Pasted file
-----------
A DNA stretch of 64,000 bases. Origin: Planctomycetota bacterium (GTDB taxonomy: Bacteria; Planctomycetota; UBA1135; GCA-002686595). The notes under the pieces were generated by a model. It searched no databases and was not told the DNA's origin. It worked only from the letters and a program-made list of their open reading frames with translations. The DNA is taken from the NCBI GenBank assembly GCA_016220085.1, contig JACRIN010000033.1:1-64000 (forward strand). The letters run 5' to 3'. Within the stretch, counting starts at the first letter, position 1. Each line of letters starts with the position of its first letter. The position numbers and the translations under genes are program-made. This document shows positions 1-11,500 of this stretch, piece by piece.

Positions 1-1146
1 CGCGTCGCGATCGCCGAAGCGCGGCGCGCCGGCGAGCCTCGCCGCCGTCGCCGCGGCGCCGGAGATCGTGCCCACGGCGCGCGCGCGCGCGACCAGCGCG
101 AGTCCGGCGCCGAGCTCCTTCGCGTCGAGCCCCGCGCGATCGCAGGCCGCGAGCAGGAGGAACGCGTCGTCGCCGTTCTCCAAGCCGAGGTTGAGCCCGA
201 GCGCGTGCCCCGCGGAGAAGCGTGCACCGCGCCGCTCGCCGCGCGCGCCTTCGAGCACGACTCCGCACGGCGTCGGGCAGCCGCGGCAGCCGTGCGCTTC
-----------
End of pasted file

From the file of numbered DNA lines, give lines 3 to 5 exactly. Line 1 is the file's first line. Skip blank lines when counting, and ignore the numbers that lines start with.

1 CGCGTCGCGATCGCCGAAGCGCGGCGCGCCGGCGAGCCTCGCCGCCGTCGCCGCGGCGCCGGAGATCGTGCCCACGGCGCGCGCGCGCGCGACCAGCGCG
101 AGTCCGGCGCCGAGCTCCTTCGCGTCGAGCCCCGCGCGATCGCAGGCCGCGAGCAGGAGGAACGCGTCGTCGCCGTTCTCCAAGCCGAGGTTGAGCCCGA
201 GCGCGTGCCCCGCGGAGAAGCGTGCACCGCGCCGCTCGCCGCGCGCGCCTTCGAGCACGACTCCGCACGGCGTCGGGCAGCCGCGGCAGCCGTGCGCTTC